IRS Individual Income Tax Audits Continue to Fall

09 January 2020

Taxpayers are now half as likely to be audited by the IRS for their individual income tax returns as they were a decade ago.

IRS Workforce Decline Largely to Blame

The IRS audited 0.45 percent of individual (1040) income tax returns during fiscal year (FY) 2019, according an IRS report released this week. This number is down from 1.1 percent of tax returns audited in 2010. The IRS’s ongoing loss to its total workforce is largely to blame for the consistent decline in IRS audits, according to the report.

“The IRS lost more than 29,618 full time positions between [fiscal year (FY)] FY 2010 and FY 2019, which includes Information Technology, Operations Support, Taxpayer Service and Enforcement personnel. These losses directly correlate with a steady decline in the number of individual audits during the past nine years,” the IRS report notes.

Hill Reaction

Although individual audits have significantly decreased, Democratic lawmakers on Capitol Hill are criticizing the fact that the IRS continues to conduct more examinations on lower-income individual taxpayers than it does higher-income taxpayers or corporations. However, the IRS has said previously that audits on higher-income individuals and businesses are significantly more complex and require more resources.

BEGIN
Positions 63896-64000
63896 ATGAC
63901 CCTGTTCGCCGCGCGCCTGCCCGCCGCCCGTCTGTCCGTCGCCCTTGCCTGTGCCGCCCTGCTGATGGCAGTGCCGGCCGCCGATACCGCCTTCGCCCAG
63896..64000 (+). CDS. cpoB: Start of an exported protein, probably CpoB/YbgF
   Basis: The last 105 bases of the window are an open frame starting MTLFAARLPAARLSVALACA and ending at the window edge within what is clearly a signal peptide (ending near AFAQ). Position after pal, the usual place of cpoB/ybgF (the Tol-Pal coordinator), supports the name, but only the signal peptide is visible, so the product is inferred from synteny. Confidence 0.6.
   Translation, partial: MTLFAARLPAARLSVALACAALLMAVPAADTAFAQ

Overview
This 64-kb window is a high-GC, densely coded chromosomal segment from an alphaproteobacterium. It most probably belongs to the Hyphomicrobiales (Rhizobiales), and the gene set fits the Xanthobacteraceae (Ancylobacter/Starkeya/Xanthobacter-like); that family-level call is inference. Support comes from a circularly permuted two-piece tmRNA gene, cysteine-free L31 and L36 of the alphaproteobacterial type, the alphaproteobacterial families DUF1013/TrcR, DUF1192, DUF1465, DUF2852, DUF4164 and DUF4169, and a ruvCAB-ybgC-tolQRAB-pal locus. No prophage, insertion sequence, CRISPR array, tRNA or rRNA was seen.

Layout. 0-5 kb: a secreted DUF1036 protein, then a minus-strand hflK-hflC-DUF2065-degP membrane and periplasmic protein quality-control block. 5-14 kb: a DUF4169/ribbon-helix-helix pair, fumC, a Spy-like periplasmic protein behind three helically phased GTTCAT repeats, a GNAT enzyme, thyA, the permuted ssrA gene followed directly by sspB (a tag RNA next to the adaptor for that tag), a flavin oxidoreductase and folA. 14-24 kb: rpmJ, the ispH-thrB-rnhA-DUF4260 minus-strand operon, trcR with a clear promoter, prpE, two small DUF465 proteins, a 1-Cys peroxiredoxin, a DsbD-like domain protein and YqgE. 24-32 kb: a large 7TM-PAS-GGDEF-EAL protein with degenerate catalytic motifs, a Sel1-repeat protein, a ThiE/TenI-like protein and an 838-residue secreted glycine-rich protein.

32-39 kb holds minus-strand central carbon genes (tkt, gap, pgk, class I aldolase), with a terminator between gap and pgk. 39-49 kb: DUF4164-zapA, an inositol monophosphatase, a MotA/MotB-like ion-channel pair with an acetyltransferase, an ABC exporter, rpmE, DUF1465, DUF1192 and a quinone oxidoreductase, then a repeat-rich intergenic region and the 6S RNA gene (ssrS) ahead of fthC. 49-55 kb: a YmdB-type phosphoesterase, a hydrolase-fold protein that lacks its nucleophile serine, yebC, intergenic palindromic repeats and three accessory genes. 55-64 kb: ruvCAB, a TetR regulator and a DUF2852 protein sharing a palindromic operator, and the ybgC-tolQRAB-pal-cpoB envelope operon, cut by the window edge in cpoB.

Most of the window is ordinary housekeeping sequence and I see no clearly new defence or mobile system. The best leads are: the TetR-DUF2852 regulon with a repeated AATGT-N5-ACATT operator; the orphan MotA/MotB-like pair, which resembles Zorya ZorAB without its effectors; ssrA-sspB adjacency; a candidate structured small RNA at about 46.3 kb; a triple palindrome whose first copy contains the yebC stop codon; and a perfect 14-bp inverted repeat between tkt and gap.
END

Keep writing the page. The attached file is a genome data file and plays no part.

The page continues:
“IRS audit rates are at their lowest levels in 40 years, allowing the wealthy and well-connected to steal from taxpayers with no consequences,”Senate Finance Committee ranking member Ron Wyden, D-Ore., said in a January 7 statement. “The bulk of tax avoidance and fraud comes from corporations, pass-through business and those at the top. Ensuring the wealthy and corporations pay what they owe takes the most resources and manpower, and I’m working with the IRS to get a clear picture on funding and staffing levels needed to audit top earners at 2010 levels,” Wyden added.

Currently, the IRS anticipates that up to 31 percent of its workforce (nearly 19,719 full-time employees) will retire within the next five years, according to the IRS report. The IRS’s workforce decline is expected to create a “significant risk of a large knowledge and experience gap for the nation’s tax agency.”

The IRS’s FY 2019 Progress Update Report can be located here.

By Jessica Jeane, Senior News Editor